Airport access via rail transit : what works and what doesn't
Author(s)Schank, Joshua (Joshua Levi), 1975-
Massachusetts Institute of Technology. Dept. of Urban Studies and Planning.
Nigel H.M. Wilson.
MetadataShow full item record
Despite their potential for providing efficient and reliable airport access, rail connections to U.S. airports have consistently had trouble attracting a significant percentage of airport passengers. This thesis attempts find out which characteristics of airport rail links most strongly influence mode share so that future rail link plans can be assessed. These findings are then applied to the current plans for an airport rail link in San Juan, Puerto Rico. The thesis begins by examining current airport rail links in the U.S. Detailed case studies are performed for the following airports: John F. Kennedy, Philadelphia, Boston Logan, Washington National, Chicago O'Hare, Chicago Midway, and San Jose. Smaller case studies are performed for Atlanta, Cleveland, St Louis, Baltimore-Washington, Miami, and Oakland. The data collected for these airports is compared by looking for relationships between characteristics of the rail links and their mode shares. Two variables, rail travel time and the difference between rail and auto travel time, are apparently related to rail link mode share. Several propositions are advanced about the characteristics of airport rail links that affect mode share, and the way in which they affect mode share. The strongest of these propositions are that the lower the travel time difference between rail and auto the greater the rail mode share, that on-airport rail stations are likely to increase mode share, and that effectively serving population and employment centers is likely to increase airport rail link mode share. Some further analysis is then performed on two of the propositions advanced. First, the relevance of the airport rail station location is tested by looking at the effect on mode share at Washington National when the rail station was, in effect, moved closer to the airport terminal. This analysis indicates that it is likely that the location of an airport rail station is related to mode share. Second, an analysis of population and employment around airport rail link stations is performed for Boston, New York City, and Chicago. This analysis indicates that the rail links examined serve a very small percentage of the population and jobs in their respective metro areas. This makes sense since rail links in these cities all have relatively low mode shares. Finally, a case study of San Juan is presented. This case study is different than the previous ones since the San Juan link is in the planning stages. After the San Juan plan is presented, each proposition developed earlier is applied to the San Juan case to determine the potential effect of that proposition on mode share for the San Juan link. This analysis and a model for calculating mode share based on rail/auto time difference help to predict mode share for San Juan. The mode share for San Juan is likely to be between 2% and 5%. The thesis concludes with potential changes to the plan that might help increase that figure.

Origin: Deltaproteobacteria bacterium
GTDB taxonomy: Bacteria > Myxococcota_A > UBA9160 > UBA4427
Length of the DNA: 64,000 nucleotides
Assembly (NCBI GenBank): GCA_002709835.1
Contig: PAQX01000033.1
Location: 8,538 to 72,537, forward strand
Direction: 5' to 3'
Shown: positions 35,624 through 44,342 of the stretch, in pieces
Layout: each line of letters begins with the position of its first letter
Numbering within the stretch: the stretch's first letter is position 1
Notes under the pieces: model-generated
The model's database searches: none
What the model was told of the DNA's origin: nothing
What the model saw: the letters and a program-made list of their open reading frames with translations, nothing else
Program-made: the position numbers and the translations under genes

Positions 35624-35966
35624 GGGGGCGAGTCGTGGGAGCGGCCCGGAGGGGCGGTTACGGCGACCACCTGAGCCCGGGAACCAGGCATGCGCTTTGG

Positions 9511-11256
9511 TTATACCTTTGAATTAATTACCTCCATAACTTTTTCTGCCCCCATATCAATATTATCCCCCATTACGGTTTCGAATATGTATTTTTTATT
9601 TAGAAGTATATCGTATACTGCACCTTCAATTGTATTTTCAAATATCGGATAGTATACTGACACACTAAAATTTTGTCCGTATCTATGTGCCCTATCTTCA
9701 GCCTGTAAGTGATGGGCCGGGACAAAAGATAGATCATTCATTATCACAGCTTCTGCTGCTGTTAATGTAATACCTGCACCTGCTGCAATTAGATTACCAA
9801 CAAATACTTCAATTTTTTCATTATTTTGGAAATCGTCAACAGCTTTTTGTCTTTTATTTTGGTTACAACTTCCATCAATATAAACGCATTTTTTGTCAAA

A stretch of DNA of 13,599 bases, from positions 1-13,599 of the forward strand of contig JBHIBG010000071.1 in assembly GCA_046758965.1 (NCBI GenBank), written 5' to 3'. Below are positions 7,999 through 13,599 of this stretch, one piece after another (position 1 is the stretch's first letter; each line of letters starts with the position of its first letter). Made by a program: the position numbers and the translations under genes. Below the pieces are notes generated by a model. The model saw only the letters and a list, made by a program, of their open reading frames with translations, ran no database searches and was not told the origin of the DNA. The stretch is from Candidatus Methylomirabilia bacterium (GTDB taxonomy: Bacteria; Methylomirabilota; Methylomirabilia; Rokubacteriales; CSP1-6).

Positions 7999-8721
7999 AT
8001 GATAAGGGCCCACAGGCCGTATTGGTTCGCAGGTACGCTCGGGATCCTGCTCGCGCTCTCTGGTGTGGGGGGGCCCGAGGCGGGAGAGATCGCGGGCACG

Thesis (M.C.P.)--Massachusetts Institute of Technology, Dept. of Urban Studies and Planning, 1999.Includes bibliographical references (p. 139-140).
DepartmentMassachusetts Institute of Technology. Dept. of Urban Studies and Planning.
Massachusetts Institute of Technology
Urban Studies and Planning.